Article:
Defense Secretary Lloyd Austin spoke out about China at a conference amid growing tensions
SCOTT SIMON, HOST:
Secretary of Defense Lloyd Austin spoke at an international defense summit this weekend in Singapore and laid out a U.S. strategy for rearming itself and its allies in the Asia Pacific region. The secretary also called on China to reopen lines of communication between the two countries' militaries.
(SOUNDBITE OF SPEECH)
LLOYD AUSTIN: For responsible defense leaders, the right time to talk is anytime. The right time to talk is every time. And the right time to talk is now.
SIMON: But during his speech, the U.S. and Canada each sailed a warship through the Taiwan Strait. Of course, this angers China. NPR's Emily Feng joins us from Singapore.
Thanks for being with us.
EMILY FENG, BYLINE: Thanks for having me.
SIMON: And tell us more, please, about Secretary Austin's speech. What did he lay out as U.S. priorities in the Asia Pacific area?
FENG: Well, much of his speech was to show how the U.S. military is reorienting itself back to being a maritime power in the Pacific, because, remember, the last two decades, the U.S. military was primarily in the Middle East. But now they're pivoting back to the Asia Pacific, which means it's expanding its military drills with Asian partners and allies. Austin talked about sharing new technology with Australia and Japan. And one of the big questions is where the U.S.-China military relationship is headed, because earlier this week China rejected an invitation from the U.S. for their two defense chiefs to speak. And China has cut off direct communication channels between the two militaries since last summer.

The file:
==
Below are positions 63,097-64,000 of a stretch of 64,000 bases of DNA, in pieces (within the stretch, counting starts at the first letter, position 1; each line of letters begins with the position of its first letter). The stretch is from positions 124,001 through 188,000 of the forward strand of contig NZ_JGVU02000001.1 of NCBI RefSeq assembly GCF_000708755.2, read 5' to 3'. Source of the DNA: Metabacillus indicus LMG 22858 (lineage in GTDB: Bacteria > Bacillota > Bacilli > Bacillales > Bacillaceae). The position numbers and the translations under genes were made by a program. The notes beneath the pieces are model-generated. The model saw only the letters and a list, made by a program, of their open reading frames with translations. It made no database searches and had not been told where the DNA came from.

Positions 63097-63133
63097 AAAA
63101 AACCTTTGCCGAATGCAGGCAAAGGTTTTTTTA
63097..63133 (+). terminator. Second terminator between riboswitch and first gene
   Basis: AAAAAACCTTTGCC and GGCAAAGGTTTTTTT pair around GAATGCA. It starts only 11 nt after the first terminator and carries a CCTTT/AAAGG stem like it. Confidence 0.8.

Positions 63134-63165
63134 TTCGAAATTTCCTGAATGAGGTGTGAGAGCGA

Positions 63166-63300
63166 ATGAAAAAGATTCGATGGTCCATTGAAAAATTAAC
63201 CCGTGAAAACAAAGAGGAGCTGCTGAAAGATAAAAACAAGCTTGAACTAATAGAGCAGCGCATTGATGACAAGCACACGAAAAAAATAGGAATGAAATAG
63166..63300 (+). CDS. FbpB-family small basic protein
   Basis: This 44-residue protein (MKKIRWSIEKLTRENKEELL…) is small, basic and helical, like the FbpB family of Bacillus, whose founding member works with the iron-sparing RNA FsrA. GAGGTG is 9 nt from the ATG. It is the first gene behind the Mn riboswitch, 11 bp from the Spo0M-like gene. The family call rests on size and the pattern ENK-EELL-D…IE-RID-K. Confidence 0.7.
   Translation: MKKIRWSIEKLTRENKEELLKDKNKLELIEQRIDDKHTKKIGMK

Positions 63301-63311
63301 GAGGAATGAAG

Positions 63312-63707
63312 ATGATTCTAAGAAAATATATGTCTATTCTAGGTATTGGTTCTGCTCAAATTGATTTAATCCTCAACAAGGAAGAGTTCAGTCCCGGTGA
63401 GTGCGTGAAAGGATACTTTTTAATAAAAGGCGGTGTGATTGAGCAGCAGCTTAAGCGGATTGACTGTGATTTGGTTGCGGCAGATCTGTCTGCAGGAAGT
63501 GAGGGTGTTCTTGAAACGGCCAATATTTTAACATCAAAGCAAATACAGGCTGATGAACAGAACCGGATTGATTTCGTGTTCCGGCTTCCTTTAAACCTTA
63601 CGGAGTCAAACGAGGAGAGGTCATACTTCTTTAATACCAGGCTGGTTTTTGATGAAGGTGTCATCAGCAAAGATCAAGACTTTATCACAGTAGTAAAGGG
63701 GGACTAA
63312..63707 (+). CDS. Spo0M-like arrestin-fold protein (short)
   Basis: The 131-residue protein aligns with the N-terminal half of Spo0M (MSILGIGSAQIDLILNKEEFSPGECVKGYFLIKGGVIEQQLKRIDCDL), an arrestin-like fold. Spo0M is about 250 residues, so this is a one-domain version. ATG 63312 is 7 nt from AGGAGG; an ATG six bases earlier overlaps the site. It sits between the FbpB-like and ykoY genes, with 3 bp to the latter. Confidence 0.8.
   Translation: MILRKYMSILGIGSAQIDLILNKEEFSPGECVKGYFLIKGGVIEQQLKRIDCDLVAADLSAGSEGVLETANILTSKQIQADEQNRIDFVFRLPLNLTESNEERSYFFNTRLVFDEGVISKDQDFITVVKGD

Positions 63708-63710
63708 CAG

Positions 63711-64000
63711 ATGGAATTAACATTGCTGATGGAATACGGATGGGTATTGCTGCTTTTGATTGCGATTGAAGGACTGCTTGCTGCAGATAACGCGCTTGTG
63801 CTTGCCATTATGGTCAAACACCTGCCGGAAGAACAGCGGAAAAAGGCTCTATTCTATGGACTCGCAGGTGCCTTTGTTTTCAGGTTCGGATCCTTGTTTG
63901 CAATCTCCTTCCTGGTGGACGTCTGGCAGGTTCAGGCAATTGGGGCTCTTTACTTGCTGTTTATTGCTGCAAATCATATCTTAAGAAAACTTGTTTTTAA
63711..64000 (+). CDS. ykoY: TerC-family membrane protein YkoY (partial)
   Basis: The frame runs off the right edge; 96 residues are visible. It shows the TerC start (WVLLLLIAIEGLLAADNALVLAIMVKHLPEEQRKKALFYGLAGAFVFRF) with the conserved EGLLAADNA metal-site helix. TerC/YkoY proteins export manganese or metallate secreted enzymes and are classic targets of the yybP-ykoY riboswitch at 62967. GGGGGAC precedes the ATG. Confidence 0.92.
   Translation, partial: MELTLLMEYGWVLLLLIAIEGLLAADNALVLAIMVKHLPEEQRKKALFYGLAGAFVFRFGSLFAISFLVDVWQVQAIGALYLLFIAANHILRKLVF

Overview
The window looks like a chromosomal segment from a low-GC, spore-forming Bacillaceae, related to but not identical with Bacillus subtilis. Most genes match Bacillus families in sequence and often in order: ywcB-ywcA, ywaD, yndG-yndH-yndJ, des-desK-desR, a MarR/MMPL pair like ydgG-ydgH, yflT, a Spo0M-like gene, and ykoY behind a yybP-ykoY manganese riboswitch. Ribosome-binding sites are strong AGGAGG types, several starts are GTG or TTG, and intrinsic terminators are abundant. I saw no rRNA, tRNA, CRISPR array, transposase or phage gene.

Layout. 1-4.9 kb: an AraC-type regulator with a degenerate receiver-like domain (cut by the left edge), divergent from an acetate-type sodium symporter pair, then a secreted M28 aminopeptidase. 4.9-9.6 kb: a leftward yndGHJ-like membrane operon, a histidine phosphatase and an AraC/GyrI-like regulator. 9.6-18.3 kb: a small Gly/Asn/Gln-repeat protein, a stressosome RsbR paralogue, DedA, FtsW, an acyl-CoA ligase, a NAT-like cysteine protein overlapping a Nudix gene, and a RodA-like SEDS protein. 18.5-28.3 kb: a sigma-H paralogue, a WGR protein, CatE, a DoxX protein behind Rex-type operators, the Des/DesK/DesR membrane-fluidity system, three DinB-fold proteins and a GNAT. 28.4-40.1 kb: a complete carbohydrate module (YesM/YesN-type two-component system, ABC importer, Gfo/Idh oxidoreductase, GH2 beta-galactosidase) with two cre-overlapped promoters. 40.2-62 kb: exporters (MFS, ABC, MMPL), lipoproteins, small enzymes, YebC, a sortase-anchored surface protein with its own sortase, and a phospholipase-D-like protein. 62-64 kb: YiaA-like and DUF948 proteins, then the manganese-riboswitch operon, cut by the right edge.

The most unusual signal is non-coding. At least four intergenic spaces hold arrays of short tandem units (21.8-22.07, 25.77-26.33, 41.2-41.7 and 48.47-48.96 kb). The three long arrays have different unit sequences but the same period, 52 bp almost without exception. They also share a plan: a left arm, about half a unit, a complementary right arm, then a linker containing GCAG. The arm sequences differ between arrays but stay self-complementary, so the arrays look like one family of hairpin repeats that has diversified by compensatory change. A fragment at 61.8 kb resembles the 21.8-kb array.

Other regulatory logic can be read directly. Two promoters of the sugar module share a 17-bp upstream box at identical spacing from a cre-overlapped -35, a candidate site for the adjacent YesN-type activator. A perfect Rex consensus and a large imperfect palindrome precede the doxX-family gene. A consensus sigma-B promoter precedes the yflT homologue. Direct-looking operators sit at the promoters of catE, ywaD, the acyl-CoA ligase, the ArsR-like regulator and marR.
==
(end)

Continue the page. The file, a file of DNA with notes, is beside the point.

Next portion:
Now, last night, the British think tank that organizes this summit called the Shangri-La Dialogue, they conveniently seated Secretary Austin next to China's defense minister, Li Shangfu, at this dinner we were all at. And the two did shake hands. They said hi to each other, but that's about it. And as you just heard in the intro, Austin said the U.S. is ready to talk to China more substantially. But at the same time that he was speaking, the U.S. Navy and the Canadian navy, by the way, sailed a warship each through the Taiwan Strait near Taiwan, which China claims as its territory.
SIMON: And how did China respond? Any way in particular?
FENG: Well, China's defense minister has yet to speak, so we will hear more from him tomorrow. But I managed to interview Lieutenant General He Lei. He helps head the Chinese military academy in Beijing. And he dismissed Austin's speech as a gesture for public show only.
HE LEI: (Non-English language spoken).
FENG: He says, "if the two defense chiefs were to meet, we need to first get rid of unilateral sanctions. The U.S. keeps trying to push back on China's bottom line and threaten its core interests. So the conditions were just not there for a meeting." And Lieutenant General He is referring to the fact that back in 2018, the U.S. actually sanctioned the man who just this year became China's new defense chief, Li Shangfu. So China wants those sanctions dropped first before they agree to any meeting. And they want the U.S. to back off militarily in the Asia Pacific, stop those close exchanges with Taiwan. That's the island China claims is its territory but the U.S. has a strong interest to protect.
SIMON: And, Emily, are those conditions the U.S. could possibly meet? I mean, it sounds like they're creating circumstances for more disagreement.
FENG: You're right, because Secretary Austin just laid out the significant investments the U.S. military is making to buy new weapons, develop new weapons, share those with partners in the Asia Pacific. And in his speech, he made clear the U.S. is not trying to create an alliance like NATO in the Pacific, but China doesn't believe him. They're genuinely afraid this is happening. And China just doesn't believe the promises or gestures the U.S. has made. It's demanding things the U.S. is committed to as critical defense strategy and it's not going to back away from.
SIMON: NPR's Emily Feng in Singapore.
Thanks so much.
FENG: Thanks, Scott. Transcript provided by NPR, Copyright NPR.